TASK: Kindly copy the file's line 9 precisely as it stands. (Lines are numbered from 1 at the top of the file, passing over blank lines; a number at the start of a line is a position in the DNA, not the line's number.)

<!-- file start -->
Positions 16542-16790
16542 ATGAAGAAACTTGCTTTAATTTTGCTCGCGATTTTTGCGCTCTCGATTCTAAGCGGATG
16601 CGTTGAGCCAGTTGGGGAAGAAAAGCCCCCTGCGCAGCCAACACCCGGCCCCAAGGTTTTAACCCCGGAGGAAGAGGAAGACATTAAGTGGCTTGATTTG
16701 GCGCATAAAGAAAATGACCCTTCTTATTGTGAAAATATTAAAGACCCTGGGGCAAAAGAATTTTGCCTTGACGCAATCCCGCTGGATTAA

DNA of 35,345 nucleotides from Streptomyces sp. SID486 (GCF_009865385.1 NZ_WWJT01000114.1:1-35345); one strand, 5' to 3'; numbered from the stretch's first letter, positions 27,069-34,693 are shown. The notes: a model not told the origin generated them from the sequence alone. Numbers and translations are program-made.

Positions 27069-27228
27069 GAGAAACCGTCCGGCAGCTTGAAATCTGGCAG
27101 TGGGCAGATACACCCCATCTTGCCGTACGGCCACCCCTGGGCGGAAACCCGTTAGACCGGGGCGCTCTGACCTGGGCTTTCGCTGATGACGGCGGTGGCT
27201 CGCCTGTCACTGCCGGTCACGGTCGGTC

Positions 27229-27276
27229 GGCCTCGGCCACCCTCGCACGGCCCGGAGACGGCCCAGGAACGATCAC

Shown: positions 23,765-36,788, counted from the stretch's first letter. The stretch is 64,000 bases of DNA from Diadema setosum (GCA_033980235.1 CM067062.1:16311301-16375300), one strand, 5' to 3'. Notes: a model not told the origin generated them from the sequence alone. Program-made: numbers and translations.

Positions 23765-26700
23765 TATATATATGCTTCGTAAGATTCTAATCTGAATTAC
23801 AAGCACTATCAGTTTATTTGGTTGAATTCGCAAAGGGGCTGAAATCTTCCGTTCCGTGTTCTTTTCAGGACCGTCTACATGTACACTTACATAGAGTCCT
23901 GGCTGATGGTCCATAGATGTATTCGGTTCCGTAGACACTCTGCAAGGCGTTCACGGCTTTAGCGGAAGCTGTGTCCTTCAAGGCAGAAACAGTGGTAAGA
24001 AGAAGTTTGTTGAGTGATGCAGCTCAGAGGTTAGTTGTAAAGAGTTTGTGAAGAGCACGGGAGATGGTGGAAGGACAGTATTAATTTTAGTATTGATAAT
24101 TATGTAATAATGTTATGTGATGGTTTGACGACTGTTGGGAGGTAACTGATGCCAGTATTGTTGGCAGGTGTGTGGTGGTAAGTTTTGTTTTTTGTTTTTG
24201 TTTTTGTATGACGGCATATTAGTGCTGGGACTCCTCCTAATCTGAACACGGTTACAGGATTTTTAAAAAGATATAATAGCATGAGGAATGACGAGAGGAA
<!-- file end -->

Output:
27201 CGCCTGTCACTGCCGGTCACGGTCGGTC